Transparency leads to honest politics. In recent years many political groups have gone undercover and disguised themselves as “non-profits” in order to evade disclosure laws and hide their donors and activities from voters. Stephen Colbert demonstrated this brilliantly with his SuperPAC and this helped build a reform movement.
The Texas Legislature has passed a bill (SB 346) sponsored by Senator Kel Seliger (R-Amarillo) and Robert Nichols (R-Jacksonville) that would require that “non-profit” groups that engage in political activities disclose donors who give more than $1,000. That is, non-profit groups that behave like political committees have to follow some of the same disclosure rules that political committees do.
I’m fond of transparency for several reasons.
- As a voter: I want to know who is helping candidates. I understand the desire for donors to conceal their identify. However, this is outweighed by the public’s right to know. I want to know who is financing these candidates. The dollars passing through the loopholes in the law are getting to be as plentiful as the money flowing through legal channels. Voters need to know who is paying for these campaigns.
- As a political scientist: I want to know who is investing in Texas politics. The impact of organized interests in Texas politics is legendary and we will never know who really holds power if we don’t know who is controlling the purse strings of campaigns. Teaching Texas politics means pulling back the curtain and showing students who is putting money into Texas elections.
- As a charitable giver: I don’t like political organizations disguising themselves as something like charities. As I write this, West is only beginning to rebuild after the massive explosion that scarred that city and Granbury is trying to recover from a tornado that cut through their community with devastating consequences. Political non-profits have no business hiding behind the skirts of real charities. The contribution to nasty, misleading, partisan ads does not deserve to be mentioned in the same breath or same section of tax code as the Red Cross, Habitat for Humanity, or Salvation Army as they try to help Texans in need.. Investing in lies and investing in hope are very different things. God help us if our laws conflate charity and political committees. We separated church and state, in part, to protect the reputation of our churches. Let’s not blur the line any more than we have to.
Perry will sign the bill if he is still interested in being governor. This reform bill enjoys broad, bipartisan support. Legislators know that reforms are needed and the ability of this bill to attract support from both parties suggests that it’s a reasonable bill. Perry could sign the bill and proclaim the virtues of fair elections in Texas. He would be championing the transparency and openness he has embraced in the past. As The Beaumont Enterprise noted in their editorial endorsing the bill:
The bill is designed to shine light on nonprofit “issue advocacy” groups that are allowed to spend unlimited amounts of money on their favored candidate as long as they don’t campaign directly for that candidate. Political action committees (PACs) have to divulge information about the money they raise and spend, but these issue advocacy groups, basically super PACs with innocuous names such as American Crossroads (Karl Rove’s group), can hide in the dark.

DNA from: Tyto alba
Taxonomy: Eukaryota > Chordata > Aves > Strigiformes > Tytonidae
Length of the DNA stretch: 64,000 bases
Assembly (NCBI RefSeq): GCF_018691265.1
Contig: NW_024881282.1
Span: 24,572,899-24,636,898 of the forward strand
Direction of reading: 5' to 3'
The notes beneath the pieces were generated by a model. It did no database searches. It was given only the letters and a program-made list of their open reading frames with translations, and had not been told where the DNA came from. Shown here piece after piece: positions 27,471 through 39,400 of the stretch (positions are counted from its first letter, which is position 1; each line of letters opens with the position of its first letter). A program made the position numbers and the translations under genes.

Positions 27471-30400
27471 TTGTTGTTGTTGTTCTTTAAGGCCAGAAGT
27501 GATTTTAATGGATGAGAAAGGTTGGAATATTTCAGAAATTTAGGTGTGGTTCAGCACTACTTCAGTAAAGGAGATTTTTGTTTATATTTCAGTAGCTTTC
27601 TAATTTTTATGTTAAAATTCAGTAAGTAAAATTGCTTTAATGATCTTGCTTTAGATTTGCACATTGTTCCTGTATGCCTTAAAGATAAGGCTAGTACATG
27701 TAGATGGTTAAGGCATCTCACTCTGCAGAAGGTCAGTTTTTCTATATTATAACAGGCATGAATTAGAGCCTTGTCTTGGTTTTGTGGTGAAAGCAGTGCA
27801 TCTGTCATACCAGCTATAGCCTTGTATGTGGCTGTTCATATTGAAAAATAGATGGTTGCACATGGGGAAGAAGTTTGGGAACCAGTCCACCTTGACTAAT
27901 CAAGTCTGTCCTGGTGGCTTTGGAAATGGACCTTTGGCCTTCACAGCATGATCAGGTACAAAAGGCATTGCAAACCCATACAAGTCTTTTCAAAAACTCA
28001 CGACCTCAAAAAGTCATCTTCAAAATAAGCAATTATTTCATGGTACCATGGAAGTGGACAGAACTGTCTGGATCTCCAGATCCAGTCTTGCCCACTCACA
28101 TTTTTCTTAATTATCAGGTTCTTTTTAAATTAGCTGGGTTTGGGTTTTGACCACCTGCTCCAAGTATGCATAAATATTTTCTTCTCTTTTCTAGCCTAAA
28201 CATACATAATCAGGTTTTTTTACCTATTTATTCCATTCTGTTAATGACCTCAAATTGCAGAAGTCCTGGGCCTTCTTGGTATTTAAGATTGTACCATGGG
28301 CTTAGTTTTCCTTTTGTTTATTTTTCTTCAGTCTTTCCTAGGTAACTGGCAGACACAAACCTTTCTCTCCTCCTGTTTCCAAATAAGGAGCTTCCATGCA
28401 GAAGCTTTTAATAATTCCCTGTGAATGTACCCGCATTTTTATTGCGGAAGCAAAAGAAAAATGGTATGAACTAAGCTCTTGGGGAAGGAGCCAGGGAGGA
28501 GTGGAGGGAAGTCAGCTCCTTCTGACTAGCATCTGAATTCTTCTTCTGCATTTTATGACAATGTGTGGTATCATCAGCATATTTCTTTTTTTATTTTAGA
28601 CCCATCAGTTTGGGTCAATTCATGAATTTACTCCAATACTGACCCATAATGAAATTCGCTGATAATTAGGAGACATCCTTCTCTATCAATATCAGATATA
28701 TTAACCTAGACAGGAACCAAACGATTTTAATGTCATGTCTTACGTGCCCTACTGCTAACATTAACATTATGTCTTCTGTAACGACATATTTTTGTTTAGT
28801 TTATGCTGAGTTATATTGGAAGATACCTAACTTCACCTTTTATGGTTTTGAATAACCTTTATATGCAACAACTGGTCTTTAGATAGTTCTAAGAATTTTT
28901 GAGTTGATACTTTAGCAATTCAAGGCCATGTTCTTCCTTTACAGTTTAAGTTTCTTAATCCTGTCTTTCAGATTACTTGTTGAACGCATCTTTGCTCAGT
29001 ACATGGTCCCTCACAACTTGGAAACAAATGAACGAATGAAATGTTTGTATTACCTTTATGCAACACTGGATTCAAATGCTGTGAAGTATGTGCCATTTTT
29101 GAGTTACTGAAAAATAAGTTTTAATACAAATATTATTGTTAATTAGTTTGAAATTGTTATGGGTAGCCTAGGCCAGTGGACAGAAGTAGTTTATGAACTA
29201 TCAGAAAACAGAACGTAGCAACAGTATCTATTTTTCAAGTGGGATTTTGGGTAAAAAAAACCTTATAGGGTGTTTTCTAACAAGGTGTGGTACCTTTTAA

Perry will veto the bill if he is thinking like a presidential candidate. He can rail against big government and the Internal Revenue Service and attempt to gain national attention (and the favor of some of the mega-donors). A veto could become fodder for some lively speeches, fiery direct mail fundraising letters, and personal messages to large donors. Saying no will be hard.
A potential presidential candidate who expected to find themselves dependent on the financial backers lurking in these phony non-profit group would veto this bill. A governor who wants to leave a legacy of institutional reform will embrace transparency and sign the bill.
PolitiFact.com put out an analysis that discusses the term “charity” as it relates to how these groups function. I’ve revised the post a little to minimize the liberties I took with the term.
The Center for Public Integrity released a study (“Tobacco giant funded conservative nonprofits“) that reveled how large some of the contributions can be:
Reynolds American’s contributions include $175,000 to Americans for Tax Reform, a nonprofit led by anti-tax activist Grover Norquist, and $50,000 to Americans for Prosperity, a free-market advocacy outfit heavily backed by billionaire brothers Charles and David Koch.
May 25 Update:
Perry has vetoed the bill citing “freedom of association and freedom of speech.” It’s not clear why (or if) Perry supports current disclosure laws since their impact on freedom of association and freedom of speech would be identical. However, Perry has never been known for consistency on libertarian concerns.